Grief work: refers to the healthy process of working through the emotions associated with loss to free oneself from attachment to the lost object or person, and readjust to the new situation, and go back to normal functioning, form new relationships. The usual experience involves the following stages;
Reaction to the loss in shock- this happens mostly when the type of loss was unexpected and in other terms as the reality of the loss begins to dawn on a person. The common symptoms of the shock can be disbelief, denial, and defense mechanisms towards the loss.
Survivor guilty –feelings of guilt because one is still alive or doing well while others are not. In this case, the survivor may feel undeserving of opportunities or life. Survivor guilt is part of grief work and should be treated as so to promote healing and a healthy worldview.
The emotional intensity of grief is characterized by different symptoms for both men and women. Common symptoms, however, include; crying, feelings of depression, lack of appetite, lack of concentration, and withdrawal from social situations.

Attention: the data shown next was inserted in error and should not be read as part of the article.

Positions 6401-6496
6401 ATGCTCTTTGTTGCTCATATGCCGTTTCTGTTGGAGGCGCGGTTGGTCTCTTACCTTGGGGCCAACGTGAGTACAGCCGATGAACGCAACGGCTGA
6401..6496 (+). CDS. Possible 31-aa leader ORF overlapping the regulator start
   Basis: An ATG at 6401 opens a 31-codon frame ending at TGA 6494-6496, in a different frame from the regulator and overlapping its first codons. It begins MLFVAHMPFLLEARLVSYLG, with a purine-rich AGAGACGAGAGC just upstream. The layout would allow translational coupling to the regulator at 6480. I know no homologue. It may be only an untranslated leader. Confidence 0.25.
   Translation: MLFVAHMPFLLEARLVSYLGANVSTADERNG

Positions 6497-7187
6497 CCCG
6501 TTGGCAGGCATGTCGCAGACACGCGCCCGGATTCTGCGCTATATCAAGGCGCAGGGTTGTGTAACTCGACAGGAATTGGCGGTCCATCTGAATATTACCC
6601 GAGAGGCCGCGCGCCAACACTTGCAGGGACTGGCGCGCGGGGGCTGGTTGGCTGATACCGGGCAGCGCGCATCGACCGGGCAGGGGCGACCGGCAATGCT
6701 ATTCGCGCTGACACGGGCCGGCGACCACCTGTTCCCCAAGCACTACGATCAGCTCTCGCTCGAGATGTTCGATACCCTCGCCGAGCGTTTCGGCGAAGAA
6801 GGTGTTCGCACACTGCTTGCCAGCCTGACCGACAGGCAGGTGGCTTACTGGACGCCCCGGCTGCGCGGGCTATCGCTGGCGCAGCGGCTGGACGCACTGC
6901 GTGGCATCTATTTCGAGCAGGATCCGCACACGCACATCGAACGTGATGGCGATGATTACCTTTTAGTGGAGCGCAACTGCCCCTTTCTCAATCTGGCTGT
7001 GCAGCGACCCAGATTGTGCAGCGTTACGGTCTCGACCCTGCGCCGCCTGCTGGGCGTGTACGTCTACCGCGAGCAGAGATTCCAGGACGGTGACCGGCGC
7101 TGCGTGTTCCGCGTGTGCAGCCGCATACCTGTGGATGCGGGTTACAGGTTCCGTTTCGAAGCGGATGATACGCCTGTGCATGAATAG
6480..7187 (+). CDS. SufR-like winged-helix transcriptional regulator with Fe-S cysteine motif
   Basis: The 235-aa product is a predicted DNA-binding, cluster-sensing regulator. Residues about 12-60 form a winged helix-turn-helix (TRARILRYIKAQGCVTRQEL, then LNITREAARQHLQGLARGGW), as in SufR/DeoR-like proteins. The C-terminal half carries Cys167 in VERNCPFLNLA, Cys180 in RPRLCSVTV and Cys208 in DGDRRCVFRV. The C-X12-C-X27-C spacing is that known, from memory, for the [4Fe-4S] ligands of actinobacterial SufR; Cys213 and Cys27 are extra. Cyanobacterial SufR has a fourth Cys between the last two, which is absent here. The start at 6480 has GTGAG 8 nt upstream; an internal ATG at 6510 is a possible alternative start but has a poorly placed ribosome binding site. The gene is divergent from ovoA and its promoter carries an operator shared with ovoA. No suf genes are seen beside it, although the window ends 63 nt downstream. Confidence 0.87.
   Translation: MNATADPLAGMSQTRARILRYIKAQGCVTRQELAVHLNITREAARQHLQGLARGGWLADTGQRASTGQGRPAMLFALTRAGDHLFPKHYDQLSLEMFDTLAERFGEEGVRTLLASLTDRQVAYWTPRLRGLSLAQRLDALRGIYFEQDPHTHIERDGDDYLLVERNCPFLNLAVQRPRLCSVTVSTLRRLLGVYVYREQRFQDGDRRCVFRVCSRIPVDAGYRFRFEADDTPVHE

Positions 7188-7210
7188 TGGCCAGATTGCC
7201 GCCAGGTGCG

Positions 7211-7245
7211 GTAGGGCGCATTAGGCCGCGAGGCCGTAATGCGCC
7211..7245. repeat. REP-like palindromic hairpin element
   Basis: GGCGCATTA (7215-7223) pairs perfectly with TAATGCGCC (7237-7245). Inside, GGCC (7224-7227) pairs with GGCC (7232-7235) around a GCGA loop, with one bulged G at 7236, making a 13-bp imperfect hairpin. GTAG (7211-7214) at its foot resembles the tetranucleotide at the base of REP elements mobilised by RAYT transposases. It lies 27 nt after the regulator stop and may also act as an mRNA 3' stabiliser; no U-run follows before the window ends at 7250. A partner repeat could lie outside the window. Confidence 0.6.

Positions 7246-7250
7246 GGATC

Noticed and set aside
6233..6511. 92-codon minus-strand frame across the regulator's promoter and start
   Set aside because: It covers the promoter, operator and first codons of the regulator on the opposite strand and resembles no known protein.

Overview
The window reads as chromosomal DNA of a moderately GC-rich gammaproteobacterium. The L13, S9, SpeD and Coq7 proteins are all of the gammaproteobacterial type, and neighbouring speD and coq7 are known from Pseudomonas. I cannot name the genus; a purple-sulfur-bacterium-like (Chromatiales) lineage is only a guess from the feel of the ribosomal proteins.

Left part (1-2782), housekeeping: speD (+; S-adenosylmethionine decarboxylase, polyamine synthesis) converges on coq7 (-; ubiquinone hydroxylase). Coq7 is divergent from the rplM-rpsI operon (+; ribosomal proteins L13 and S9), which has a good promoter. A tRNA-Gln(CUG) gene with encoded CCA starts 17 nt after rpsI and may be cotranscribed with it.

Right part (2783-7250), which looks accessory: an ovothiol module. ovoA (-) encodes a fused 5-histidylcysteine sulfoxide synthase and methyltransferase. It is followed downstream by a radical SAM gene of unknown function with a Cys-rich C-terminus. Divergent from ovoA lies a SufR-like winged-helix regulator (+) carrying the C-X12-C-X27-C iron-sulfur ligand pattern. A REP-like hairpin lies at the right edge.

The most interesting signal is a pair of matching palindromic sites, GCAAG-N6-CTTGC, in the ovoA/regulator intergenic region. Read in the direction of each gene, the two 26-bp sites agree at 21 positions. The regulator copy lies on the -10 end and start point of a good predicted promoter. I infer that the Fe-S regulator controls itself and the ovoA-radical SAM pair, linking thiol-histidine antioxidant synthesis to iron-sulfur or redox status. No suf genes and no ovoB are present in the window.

Acceptance and resuming of everyday activities-this final phase may take longer a few months or years after the initial loss depending on the circumstances that dictated the loss: unexpected, expected, the kind of loss, etc It is normal, however, for the emotional reaction to decline in a year.
It is most advisable for people to access professional help in dealing with grief work however various likable activities can be used at the same time to improve a person’s functionality.
Steps for grief work